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Page last updated at 00:37 GMT, Tuesday, 27 October 2009
The man who walks with bears
By Matt Walker
Editor, Earth News

The bear's lair

Black bears are often considered among the most dangerous animals in North America, depicted down the years as ferocious predators threatening to man.

But, says one man, that perception could not be further from the truth.

For 43 years, Professor Lynn Rogers has studied wild bears, walking and playing with them, gaining amazing insights into their behaviour.

His studies reveal the bears as peaceful, playful creatures, which even hum when they are content.

The new understanding of wild black bear (Ursus americanus) behaviour unveiled by Prof Roger's research is depicted by the BBC natural history programme Natural World: "Bearwalker of the Northwoods".

For the first half of my life, I struggled to control my fear of bears. But bears like June have taught me that they are not the ferocious animals we once thought
Professor Lynn Rogers

As part of the programme, the BBC film crew working with Prof Rogers recorded wild black bears mating for the first time.

When the male bear mounts the female, his body shakes in a behaviour that Prof Rogers calls "fluttering".

Contrary to popular opinion, mating bears aren't particularly dangerous.

In all his years observing the black bears, he has never been threatened by a black bear that is attempting to attract or mate with another.

Following in a black bear's footsteps

In fact, he has never been attacked by any bear.

Black bear attacks on humans are incredibly rare, with most happening in the remote parts of Canada and Alaska, says Prof Rogers, who is director of the Wildlife Research Institute and the North American Bear Centre in Ely, Minnesota, US.

"In the eastern US, there have been only three fatalities caused by black bears in the last hundred years," he says.

When Prof Rogers started his research in the 1960s, they had to tranquilise bears to get close to them.

But now he has worked out how to get the bears' trust.

Black bear drawing
A classic depiction of the black bear

One bear, which Prof Rogers has named June, is particularly amenable, allowing him to walk and rest with her in the forest.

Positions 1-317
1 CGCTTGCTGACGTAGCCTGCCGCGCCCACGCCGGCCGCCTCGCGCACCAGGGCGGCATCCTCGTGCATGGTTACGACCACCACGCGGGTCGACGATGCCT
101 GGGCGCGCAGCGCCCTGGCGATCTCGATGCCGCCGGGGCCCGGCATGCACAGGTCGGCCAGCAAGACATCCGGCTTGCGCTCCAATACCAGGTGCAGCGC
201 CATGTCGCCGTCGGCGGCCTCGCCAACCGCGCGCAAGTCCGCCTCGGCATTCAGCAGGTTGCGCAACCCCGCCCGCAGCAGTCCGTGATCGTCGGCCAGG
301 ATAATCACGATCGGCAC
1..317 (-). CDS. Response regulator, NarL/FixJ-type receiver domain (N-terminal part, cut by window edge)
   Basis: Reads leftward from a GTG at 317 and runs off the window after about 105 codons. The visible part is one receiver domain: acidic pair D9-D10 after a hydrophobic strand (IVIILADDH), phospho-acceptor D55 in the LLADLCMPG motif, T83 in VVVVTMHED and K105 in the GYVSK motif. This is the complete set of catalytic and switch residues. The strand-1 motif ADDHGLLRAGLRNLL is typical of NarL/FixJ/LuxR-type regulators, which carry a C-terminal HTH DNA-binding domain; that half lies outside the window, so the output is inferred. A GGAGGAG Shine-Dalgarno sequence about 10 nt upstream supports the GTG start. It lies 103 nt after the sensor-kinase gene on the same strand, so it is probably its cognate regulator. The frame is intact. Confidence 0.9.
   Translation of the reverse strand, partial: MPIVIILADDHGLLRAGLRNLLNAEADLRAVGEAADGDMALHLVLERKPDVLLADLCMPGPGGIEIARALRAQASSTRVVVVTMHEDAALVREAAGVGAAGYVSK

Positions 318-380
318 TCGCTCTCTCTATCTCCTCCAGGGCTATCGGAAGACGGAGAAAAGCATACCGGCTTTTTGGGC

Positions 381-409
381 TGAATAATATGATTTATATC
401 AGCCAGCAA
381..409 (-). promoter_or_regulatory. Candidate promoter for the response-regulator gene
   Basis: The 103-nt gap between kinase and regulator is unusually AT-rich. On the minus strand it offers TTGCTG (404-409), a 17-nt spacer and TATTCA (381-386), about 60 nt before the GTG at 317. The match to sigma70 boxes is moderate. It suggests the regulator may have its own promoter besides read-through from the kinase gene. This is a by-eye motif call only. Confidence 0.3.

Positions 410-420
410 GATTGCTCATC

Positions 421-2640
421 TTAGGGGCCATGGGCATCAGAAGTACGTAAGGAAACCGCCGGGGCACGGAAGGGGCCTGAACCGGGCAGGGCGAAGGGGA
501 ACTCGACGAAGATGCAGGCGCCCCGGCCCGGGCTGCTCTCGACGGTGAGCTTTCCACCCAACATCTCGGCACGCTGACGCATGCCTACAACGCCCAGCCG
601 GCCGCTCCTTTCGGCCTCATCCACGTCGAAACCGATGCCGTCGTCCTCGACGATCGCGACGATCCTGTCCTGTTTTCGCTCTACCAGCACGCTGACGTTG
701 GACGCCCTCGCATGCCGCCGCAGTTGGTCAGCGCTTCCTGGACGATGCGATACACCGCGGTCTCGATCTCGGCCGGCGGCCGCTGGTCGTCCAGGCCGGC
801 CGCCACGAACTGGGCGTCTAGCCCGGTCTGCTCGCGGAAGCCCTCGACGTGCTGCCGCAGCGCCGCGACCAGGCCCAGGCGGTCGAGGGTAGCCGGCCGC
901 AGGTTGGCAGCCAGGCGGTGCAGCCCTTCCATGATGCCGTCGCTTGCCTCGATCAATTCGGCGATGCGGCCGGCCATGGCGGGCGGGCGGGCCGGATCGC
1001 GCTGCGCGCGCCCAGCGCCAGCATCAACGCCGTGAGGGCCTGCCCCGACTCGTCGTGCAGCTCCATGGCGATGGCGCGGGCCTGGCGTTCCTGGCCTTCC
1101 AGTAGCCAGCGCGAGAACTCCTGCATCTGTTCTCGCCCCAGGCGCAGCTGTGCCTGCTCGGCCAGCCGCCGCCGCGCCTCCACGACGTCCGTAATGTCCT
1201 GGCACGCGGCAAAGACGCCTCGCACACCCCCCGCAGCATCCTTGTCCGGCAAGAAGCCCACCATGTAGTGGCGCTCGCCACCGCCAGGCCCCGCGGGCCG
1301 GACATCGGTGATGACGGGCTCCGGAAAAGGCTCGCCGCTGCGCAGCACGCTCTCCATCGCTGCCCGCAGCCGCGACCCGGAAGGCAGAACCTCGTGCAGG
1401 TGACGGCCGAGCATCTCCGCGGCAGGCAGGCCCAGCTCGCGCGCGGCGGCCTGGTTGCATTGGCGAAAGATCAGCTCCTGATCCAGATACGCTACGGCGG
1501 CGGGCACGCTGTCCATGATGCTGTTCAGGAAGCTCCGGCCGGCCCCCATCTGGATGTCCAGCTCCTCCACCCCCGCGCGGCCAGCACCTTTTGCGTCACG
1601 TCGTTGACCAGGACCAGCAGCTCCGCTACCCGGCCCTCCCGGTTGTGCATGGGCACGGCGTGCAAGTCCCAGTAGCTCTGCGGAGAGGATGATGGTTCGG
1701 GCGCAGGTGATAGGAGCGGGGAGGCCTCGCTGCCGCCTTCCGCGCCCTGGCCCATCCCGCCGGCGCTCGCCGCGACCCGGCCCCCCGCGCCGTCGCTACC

"Everyone warns you never to go near a mother bear with cubs," says Prof Rogers.

Yet he is able to sit alongside June and her cubs as they exit their den and play. He is also able to do the same with another bear, named Juliet.

Before June hibernates for the winter, the bear allows Prof Rogers to monitor her heart rate on a daily basis.

Each day, prior to her entering her den, June's heart rate falls.

"It is not that she likes me, she trusts me," says Prof Rogers.

"For the first half of my life, I struggled to control my fear of bears. But bears like June have taught me that they are not the ferocious animals we once thought."

Bear cub
Black bears once ranged over most of the forested regions of North America. Their current distribution is restricted to relatively undisturbed forested regions
Their population is estimated at 750,000
Wild males weigh between 125 and 500lbs. Females weigh between 90 and 300lbs
Black bears groom each other for parasites as primates do
This species does not growl. Black bears make loud blowing noises and clack their teeth when frightened

A knee jerk fear of bears often leads to people attempting to hunt them, says Prof Rogers, even out of season when it is illegal to do so.

"Walking with bears allows us to see the dangers they face," says Prof Rogers.

"Some people are so afraid of bears, they shoot them on sight, even when they pose no threat."

In the film, Prof Rogers and his field researcher Ms Sue Mansfield can be seen approaching a 400lb male bear that they believe had earlier been shot and wounded by a hunter.

Yet even this wounded bear is not aggressive towards them.

During the six week annual hunting season, Prof Rogers and his team tie pink ribbons around the bears they are researching, so that they are obvious to hunters, which hopefully will spare the animals.

Bears temporarily marked in this way are four times less likely to be shot by hunters.

There is also an assumption that feeding black bears may cause the animals to aggressively seek food out from walkers and campers.

"The funny thing is, there is no scientific evidence to support this," says Prof Rogers. "It is not what we see."

Other revelations gleaned by Prof Rogers during his research include the fact that black bears are susceptible to a parasite of deer.

Suckle and hum...

Young bears can die after being infected by the pathogen, and Prof Rogers and his colleagues are now studying its impact on the black bear population.

Along with colleagues Dr Gustav Peters and Dr Megan Owen, Prof Rogers has also studied in detail a particular behaviour of bears, known as "humming".

While humming, bears will exhale producing a series of between nine and 15 loud sounds a second.

When they reach the end of each breath, they quickly and silently inhale, before exhaling loudly again, continuing the humming sound.

As yet, it is unclear why bears do this.

All bear species hum in this way, apart from giant pandas.

Natural World: 'Bearwalker of the Northwoods', Wednesday 28 October, 2000GMT, BBC Two

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